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Growth factor may determine who grows new blood vessels that protect against heart attacks

ateral-vessel growth. These variables include age, gender, high blood pressure, high blood cholesterol levels, smoking, diabetes and prior efforts to increase the blood flow in the heart, through bypass surgery or balloon angioplasty.

"We are now working out the molecular mechanisms that will allow for the development of a drug that would increase VEGF production in those patients who produce low levels of it and allow them to grow their own collateral blood vessels," says the study's senior author Andrew P. Levy, M.D., Ph.D., of the Rappaport Faculty of Medicine of Technion-Israel Institute of Technology.

The team has already developed a simple laboratory test to identify whether a person produces small or large amounts of VEGF when the heart cells get insufficient oxygen.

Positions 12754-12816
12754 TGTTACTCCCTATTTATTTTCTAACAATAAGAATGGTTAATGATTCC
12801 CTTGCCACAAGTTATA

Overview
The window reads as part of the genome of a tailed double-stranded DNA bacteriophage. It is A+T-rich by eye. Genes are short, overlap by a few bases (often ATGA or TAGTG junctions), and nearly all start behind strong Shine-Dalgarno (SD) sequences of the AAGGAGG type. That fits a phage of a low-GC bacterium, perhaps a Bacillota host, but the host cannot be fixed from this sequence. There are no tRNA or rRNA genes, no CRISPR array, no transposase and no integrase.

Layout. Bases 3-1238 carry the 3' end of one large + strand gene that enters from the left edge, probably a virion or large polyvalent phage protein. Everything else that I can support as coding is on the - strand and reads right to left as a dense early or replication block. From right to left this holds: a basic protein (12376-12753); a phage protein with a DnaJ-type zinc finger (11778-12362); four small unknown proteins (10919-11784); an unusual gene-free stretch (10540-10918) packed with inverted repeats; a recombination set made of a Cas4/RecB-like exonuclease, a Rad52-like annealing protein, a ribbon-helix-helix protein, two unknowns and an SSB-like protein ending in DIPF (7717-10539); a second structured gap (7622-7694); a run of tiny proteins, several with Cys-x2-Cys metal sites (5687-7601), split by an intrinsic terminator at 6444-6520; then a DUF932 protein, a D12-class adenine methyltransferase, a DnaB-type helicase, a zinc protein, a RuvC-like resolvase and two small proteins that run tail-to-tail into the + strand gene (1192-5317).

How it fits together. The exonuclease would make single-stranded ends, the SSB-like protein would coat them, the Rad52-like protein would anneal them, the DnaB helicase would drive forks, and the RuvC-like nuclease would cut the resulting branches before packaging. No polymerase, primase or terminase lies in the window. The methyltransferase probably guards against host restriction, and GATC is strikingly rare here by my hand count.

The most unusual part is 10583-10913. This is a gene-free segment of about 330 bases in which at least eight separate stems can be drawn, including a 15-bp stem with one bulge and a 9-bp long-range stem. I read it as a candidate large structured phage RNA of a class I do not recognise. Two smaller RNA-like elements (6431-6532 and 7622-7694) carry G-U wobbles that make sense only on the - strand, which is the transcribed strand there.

Coronary collateral vessels were once thought to pre-exist in the heart and open only to allow blood to flow through them when needed. However, scientists have learned in recent decades that the collateral beds are actually new vessels that grow in the areas of the heart that are deprived of life-sustaining oxygen because of reduced blood flow.

The study findings shed new light on the formation of collateral beds and suggest that certain heart patients might benefit from treatments that enhance their ability to grow new blood vessels. One approach might be gene therapy or a treatment that involves giving people who produce low levels of VEGF a genetically engineered version of the growth factor, according to the researchers.

If further research confirms the study's findings, physicians could easily identify patients unlikely to grow collateral arteries on their own. Such people would be expected to do poorly with currently available medical therapies and be the most likely to benefit from gene therapy or growth factor therapy, says Levy.

"This would allow us to develop oral medications that will enable individuals who produce low levels of VEGF during hypoxia to respon
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Contact: Carole Bullock
caroleb@heart.org
214-706-1279
American Heart Association
2-Aug-1999


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